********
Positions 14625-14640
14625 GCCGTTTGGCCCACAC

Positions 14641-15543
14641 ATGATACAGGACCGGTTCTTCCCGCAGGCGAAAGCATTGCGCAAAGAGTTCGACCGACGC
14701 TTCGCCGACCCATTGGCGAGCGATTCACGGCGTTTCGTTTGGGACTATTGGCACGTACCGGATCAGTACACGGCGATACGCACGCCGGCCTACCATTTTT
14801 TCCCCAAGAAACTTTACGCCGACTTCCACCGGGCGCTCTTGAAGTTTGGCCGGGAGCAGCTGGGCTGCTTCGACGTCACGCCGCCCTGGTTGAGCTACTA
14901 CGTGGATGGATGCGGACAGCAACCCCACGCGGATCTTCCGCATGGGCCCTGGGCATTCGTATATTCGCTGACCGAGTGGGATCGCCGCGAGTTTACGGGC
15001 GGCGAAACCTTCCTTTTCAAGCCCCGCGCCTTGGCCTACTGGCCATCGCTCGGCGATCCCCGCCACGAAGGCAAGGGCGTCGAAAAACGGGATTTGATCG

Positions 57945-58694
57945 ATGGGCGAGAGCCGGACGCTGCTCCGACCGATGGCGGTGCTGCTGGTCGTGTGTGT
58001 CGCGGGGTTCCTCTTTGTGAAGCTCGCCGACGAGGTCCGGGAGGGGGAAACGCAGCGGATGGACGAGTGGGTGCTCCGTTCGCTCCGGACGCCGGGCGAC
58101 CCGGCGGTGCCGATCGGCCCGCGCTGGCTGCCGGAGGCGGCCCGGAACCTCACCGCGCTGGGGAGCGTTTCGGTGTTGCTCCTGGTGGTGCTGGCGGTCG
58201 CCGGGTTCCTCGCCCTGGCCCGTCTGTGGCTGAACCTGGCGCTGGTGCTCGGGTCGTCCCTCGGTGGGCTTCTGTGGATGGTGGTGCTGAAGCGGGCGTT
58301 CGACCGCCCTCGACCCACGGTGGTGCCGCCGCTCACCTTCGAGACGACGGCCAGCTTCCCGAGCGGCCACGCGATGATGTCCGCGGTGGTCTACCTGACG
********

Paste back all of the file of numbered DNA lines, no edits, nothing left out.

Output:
Positions 14625-14640
14625 GCCGTTTGGCCCACAC

Positions 14641-15543
14641 ATGATACAGGACCGGTTCTTCCCGCAGGCGAAAGCATTGCGCAAAGAGTTCGACCGACGC
14701 TTCGCCGACCCATTGGCGAGCGATTCACGGCGTTTCGTTTGGGACTATTGGCACGTACCGGATCAGTACACGGCGATACGCACGCCGGCCTACCATTTTT
14801 TCCCCAAGAAACTTTACGCCGACTTCCACCGGGCGCTCTTGAAGTTTGGCCGGGAGCAGCTGGGCTGCTTCGACGTCACGCCGCCCTGGTTGAGCTACTA
14901 CGTGGATGGATGCGGACAGCAACCCCACGCGGATCTTCCGCATGGGCCCTGGGCATTCGTATATTCGCTGACCGAGTGGGATCGCCGCGAGTTTACGGGC
15001 GGCGAAACCTTCCTTTTCAAGCCCCGCGCCTTGGCCTACTGGCCATCGCTCGGCGATCCCCGCCACGAAGGCAAGGGCGTCGAAAAACGGGATTTGATCG

Positions 57945-58694
57945 ATGGGCGAGAGCCGGACGCTGCTCCGACCGATGGCGGTGCTGCTGGTCGTGTGTGT
58001 CGCGGGGTTCCTCTTTGTGAAGCTCGCCGACGAGGTCCGGGAGGGGGAAACGCAGCGGATGGACGAGTGGGTGCTCCGTTCGCTCCGGACGCCGGGCGAC
58101 CCGGCGGTGCCGATCGGCCCGCGCTGGCTGCCGGAGGCGGCCCGGAACCTCACCGCGCTGGGGAGCGTTTCGGTGTTGCTCCTGGTGGTGCTGGCGGTCG
58201 CCGGGTTCCTCGCCCTGGCCCGTCTGTGGCTGAACCTGGCGCTGGTGCTCGGGTCGTCCCTCGGTGGGCTTCTGTGGATGGTGGTGCTGAAGCGGGCGTT
58301 CGACCGCCCTCGACCCACGGTGGTGCCGCCGCTCACCTTCGAGACGACGGCCAGCTTCCCGAGCGGCCACGCGATGATGTCCGCGGTGGTCTACCTGACG